Living with Albinism

In Africa, living with albinism can be challenging. Despite the health challenges (low vision and skin cancer), persons with albinism (PWA) face several forms of stigmatisation, discrimination, abuse, name calling, dehumanization and sometimes brutal killings for money rituals.

In most communities across the world, albinism is hardly (or not) understood. Myths and misconceptions surround the condition. This is amplified in the sub-Saharan Africa largely because the light skin tone of persons with albinism stands out sharply in communities whose members are predominantly dark skinned.

In some parts of Nigeria, the condition is believed as ‘a curse’ or as some form of ‘punishment’ from the gods or the ancestors for some wrong done by the parents. In some communities, it is believed to be the mothers fault. In some communities, children born with albinism have been routinely killed immediately after birth by parents and mid-wives. Myths about albinism continue to persist in many parts of Africa. Without enough accurate information on the condition, parents, families and communities have used myths and superstitious beliefs to explain the birth of a a child born with albinism.

Many women have been accused of sleeping with men of other races, of being cursed, unclean or being witches.The lack of understanding has lead to women being divorced by their husbands and shunned by families after giving birth to children with albinism. In sme cases, the children born with albinism have also been hidden from the public, forbidden from socializing with others and treated as outcasts.They are seen as a bad omen. Unfortunately, this kind of stigma can lead to the killing of an innocent child born with albinism or can cause depression. 

While growing up, a PWA realises that he/she is a visible minority and in some cases continues to suffer stigma, prejudice, stereotyping and discrimination. In Nigeria, albinism is a condition that cannot be hidden and when a person with albinism is in a group of dark skinned people, he/she stands out as different.

The use of derogatory names for persons with albinism has led to low self esteem, prejudice and stereotypes which leads to unjust condemnation based on the condition rather than an appreciation. In Nigeria, most of the descriptive terms used to refer to persons with albinism are derogatory and demeaning. They seem to suggest a lesser being.

Some persons with albinism have complained about being shunned from employment by both private employers and governments due to the condition. We understand that due to the lack of factual information and education on albinism, some employees might have a bias and are of the opinion that PWAs are incapable or due to a bad experience or misinformation might assume PWAs as being a burden. Instances where a PWA is empolyed, tasks that require prolonged sun exposure might be asigned. We encourage PWAs to explain the risk of developing skin cancer.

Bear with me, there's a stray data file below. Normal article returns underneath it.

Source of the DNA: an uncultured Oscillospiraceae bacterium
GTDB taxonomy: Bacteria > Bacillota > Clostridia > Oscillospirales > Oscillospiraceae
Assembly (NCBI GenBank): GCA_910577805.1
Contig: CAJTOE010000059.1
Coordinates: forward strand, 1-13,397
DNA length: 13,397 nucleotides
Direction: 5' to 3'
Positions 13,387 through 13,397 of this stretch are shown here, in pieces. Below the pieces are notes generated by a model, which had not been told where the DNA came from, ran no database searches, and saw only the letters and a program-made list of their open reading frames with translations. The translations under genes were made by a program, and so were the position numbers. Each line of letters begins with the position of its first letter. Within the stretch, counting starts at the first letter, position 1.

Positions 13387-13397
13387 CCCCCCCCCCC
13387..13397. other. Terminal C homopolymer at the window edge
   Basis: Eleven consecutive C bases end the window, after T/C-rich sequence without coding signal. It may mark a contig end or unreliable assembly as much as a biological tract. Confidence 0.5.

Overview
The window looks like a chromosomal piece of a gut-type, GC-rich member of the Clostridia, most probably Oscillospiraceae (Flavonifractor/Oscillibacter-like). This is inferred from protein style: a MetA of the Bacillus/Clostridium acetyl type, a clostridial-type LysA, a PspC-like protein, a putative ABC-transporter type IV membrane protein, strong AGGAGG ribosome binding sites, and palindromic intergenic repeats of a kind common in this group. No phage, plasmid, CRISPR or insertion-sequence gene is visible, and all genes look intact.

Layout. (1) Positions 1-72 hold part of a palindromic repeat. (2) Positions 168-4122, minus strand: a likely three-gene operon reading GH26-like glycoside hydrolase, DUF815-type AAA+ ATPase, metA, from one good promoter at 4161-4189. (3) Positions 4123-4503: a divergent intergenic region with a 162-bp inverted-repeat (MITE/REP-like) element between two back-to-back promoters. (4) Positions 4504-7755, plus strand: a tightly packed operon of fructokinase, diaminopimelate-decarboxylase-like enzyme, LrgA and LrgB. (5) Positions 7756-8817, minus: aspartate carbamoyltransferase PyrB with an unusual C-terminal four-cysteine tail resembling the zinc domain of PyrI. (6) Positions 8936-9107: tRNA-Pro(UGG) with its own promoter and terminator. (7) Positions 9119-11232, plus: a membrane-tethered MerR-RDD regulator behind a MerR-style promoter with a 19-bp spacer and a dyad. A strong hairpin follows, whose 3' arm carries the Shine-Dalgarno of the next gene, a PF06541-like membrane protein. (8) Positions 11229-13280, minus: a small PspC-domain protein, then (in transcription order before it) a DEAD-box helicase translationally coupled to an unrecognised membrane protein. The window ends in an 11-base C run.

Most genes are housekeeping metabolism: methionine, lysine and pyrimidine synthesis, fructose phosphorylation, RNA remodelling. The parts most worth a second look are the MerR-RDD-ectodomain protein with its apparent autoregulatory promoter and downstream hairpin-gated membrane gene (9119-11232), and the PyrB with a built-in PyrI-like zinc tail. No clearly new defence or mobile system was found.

Albinism also causes sight impairments which means that most PWAs cannot pass the vision component of a driving test. Some employers request drivers licenses even when such a criterion might not be necessary to fulfill the post. It is dishearting to know that PWAs, even when qualified, are routinely discriminated against. This is against international human rights law that guarantees non-discrimination based on colour and the rights to equal treatment for all and to a safe, meaningful employment.

Over the years, learning institutions in Nigeria have put students with albinism under the same conditions as other students without taking into account the visual impairment associated with the condition. In some parts of Africa, students with albinism are taken to schools for the blind while they are not blind. Poor vision may cause students with albinism to be slow learners either due to inability to see the black board clearly or inability to read books and other learning materials. The colours used in writing also matter because students with albinism have a problem with contrast. The text books and exam papers are mostly printed in normal fonts which may be hard for students with albinism to read quickly. Persons with albinism have a medical condition known as nystagmus or pendulous nystagmus. It sometimes makes the words wiggle on the page and makes it hard to focus on small narrow print. Students with albinism have also been required to finish exams at the same time as other pigmented students whose sight is normal. These conditions have led to poor academic performances and low education levels for persons with albinism.

Some families, out of ignorance and due to stigma have failed to take children with albinism to school in order to hide them from the public or think that they are not intelligent enough. Education is a basic right for all and persons with albinism should not be excluded. 

Discrimination infringes on the fundamental human rights and basic freedoms. All persons are born free and equal in rights and dignity. Persons with albinism are human beings and deserve inclusion, participation and freedoms enjoyed by every other person. They are part of the human society and the diversities that make it.

Rights to safety, health, education, meaningful employment and non-discrimination should be ensured. Governments, medical profession, organizations, civil society groups, the media and individuals should help PWAs achieve their goals in consideration of the challenges in terms of health (skin and vision) as well as the general stigma that they experience.